Be careful what you wish for. U.S. officials have long urged Japan to loosen limits on its military, bear more of the burden of its own defense and play a more prominent global role.
Now, Japanese politicians gearing up for a Dec. 16 parliamentary election are promising to do just that--but with a strain of strident nationalism that could give not only Asian neighbors but also Washington cause for concern.
"Who can protect Japan's beautiful seas? Who can protect our territory and our people's lives?" queried former Prime Minister Shinzo Abe, standing before a huge Japanese national flag as he blasted the current government's handling of a territorial row with China in a recent speech.
"The crisis is before our very eyes ... We will take back our country, our nation."
Opinion polls suggest Abe's opposition Liberal Democratic Party (LDP) will win the most seats in parliament's lower house, putting the hawkish lawmaker in pole position to become Japan's seventh prime minister in six years. He abruptly quit the job in 2007, when the LDP was in power, after a troubled year in office.
Parts of Abe's agenda, including calls to drop Japan's self-imposed ban on exercising its right of collective self-defense, or defending an ally under attack, and to boost defense spending after years of decline, would be welcome in Washington.
Abe also wants to revise Japan's U.S.-drafted constitution, never altered since it was adopted after World War Two. U.S. officials have indicated in the past that they would like to see Tokyo loosen constitutional restraints on its military to allow a bigger global security role.
But other aspects, such as an aggressive stance toward China that risks aggravating an already tense territorial row, and a desire to rewrite what conservatives see as overly apologetic accounts of Japan's wartime past, would not only upset China and South Korea but the United States as well.
"The United States has been welcoming, even encouraging nationalist politicians as long as they are keen on reform and that Japan should share more burdens in the security arrangement," said Sophia University professor Koichi Nakano.
"But maybe they are beginning to realize that the Japanese right is going too far and setting Japan on a collision course with China that might require American involvement."
Abe, a 58-year-old political blue-blood, is hardly alone in his hawkish stance.
Popular Osaka Mayor Toru Hashimoto's Japan Restoration Party, officially headed by former Tokyo Governor Shintaro Ishihara, an outspoken nationalist and China critic, comes in second in some recent opinion polls--ahead of Prime Minister Yoshihiko Noda's Democratic Party of Japan (DPJ).
Ishihara sparked the row with China over tiny islands claimed by both countries by floating a plan for the Tokyo Metropolitan Government to buy them from private owners, which pushed the central government to purchase them instead.
The 80-year-old Ishihara has also called for Japan, the only country to suffer an atomic bombing, to consider nuclear arms.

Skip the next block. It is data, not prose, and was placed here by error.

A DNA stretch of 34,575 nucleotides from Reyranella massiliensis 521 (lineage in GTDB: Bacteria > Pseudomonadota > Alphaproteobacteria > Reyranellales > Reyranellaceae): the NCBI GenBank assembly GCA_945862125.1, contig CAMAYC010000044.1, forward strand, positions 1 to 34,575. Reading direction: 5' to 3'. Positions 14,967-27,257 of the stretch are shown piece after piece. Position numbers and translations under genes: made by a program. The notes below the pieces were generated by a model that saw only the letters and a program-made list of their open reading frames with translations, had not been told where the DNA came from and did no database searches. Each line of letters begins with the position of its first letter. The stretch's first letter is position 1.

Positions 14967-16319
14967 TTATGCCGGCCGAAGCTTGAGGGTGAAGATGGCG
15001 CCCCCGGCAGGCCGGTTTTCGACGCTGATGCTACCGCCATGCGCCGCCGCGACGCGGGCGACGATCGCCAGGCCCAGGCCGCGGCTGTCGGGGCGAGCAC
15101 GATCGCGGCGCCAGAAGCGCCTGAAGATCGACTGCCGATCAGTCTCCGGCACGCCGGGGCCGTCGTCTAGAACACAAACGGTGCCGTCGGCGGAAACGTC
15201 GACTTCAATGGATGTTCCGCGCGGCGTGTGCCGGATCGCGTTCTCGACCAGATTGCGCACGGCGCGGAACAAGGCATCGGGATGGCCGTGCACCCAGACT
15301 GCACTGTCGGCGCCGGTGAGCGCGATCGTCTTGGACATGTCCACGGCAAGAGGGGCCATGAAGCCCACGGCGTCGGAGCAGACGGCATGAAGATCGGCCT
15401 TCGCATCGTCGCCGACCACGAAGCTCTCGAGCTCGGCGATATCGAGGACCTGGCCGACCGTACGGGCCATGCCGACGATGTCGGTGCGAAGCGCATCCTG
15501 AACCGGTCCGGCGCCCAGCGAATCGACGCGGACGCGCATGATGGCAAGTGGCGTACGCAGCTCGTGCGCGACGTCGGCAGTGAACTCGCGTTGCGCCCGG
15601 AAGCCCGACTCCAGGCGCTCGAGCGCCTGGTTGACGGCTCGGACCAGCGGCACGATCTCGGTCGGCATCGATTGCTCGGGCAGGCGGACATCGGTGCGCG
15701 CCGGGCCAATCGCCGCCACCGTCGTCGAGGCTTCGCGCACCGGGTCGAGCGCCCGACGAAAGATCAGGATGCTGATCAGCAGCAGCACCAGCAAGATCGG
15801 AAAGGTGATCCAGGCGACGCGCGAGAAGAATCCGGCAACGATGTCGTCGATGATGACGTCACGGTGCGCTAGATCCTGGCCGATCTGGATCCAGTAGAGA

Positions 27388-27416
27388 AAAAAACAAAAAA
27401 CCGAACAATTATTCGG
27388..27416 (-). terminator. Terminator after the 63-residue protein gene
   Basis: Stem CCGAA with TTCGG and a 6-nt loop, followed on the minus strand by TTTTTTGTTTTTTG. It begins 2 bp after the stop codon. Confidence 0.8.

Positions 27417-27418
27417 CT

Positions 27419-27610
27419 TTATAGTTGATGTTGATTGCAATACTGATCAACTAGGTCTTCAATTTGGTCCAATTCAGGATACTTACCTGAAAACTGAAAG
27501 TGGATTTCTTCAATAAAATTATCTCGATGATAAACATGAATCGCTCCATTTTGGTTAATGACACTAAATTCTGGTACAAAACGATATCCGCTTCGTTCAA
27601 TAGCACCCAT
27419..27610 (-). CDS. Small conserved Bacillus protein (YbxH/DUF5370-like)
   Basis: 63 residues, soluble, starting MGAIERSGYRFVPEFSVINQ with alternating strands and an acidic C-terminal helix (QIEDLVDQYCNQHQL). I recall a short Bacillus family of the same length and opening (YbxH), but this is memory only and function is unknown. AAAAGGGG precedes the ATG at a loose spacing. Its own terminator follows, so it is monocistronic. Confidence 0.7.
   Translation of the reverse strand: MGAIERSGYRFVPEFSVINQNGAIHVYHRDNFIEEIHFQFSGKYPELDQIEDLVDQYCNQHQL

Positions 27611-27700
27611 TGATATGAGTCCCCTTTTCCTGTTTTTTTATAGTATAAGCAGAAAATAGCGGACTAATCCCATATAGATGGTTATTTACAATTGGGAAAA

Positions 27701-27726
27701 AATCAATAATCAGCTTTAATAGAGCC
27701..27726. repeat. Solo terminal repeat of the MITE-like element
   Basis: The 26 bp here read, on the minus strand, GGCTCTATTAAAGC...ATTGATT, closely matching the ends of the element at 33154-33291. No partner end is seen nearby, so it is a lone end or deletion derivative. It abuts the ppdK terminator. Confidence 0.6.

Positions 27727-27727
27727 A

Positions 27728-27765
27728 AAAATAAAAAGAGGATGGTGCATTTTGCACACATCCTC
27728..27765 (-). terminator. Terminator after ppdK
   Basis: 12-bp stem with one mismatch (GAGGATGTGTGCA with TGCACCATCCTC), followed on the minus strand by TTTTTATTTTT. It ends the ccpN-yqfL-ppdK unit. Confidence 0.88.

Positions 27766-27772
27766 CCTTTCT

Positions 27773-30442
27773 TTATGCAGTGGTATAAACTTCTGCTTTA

How far such hawkish rhetoric resonates with ordinary voters in a country that has prided itself on its peaceful path since its defeat in World War Two is hard to gauge.
Japanese news agency survey in mid-November put pensions and the economy at the top of voters' election concerns and an analysis of election-related tweets published by the Asahi Shimbun newspaper showed comments about nuclear power--a key public concern after last year's Fukushima radiation disaster--far outstripped remarks about diplomacy and the constitution.
Still, China's growing assertiveness in maritime feuds is compounding Japanese concerns about its neighbor's rising military and economic clout. Flag-waving and expressions of patriotism are no longer the taboo they once were in Japan.
News that North Korea is planning a long-range missile test this month is also likely to give fresh impetus to calls for Japan to have stronger defenses and could give an election boost to Abe, known for his tough stance toward Pyongyang.
Waseda University Professor Masaru Kohno said his recent Internet surveys show younger Japanese increasingly keen to see the government take a tough stance toward Beijing and Seoul.
"The phenomena (territorial rows) are not entirely new, but the reaction is extraordinary so maybe you have to think the mood of the nation is tied to something like economic conditions or being politically fed up," Kohno said. "It's not like an ideological surge to the right, it's more like frustration."
Some fear that such frustration is translating into a longing for a strong leader, regardless of policy content.
"Fundamentally, the Japanese people are looking for leadership with a clear sense of direction," said a former U.S. diplomat. "Abe's way of addressing this is to project strong views associated with nationalism."
Some pundits and political sources predict Abe, who quickly moved to repair chilly ties with China as premier in 2006, would again tack to the center if he takes office, not least because the LDP will probably need its long-time and more moderate coalition partner, the New Komeito, to form a government.
Others say pressure from Hashimoto's Restoration Party on the right means shifting gears would not be easy.
"There could be cause for concern if the level of rhetoric is sustained and there isn't an effort to deal with things in a practical way in Asia," the former U.S. diplomat said. "At the end of the day, what really counts is after the campaign."
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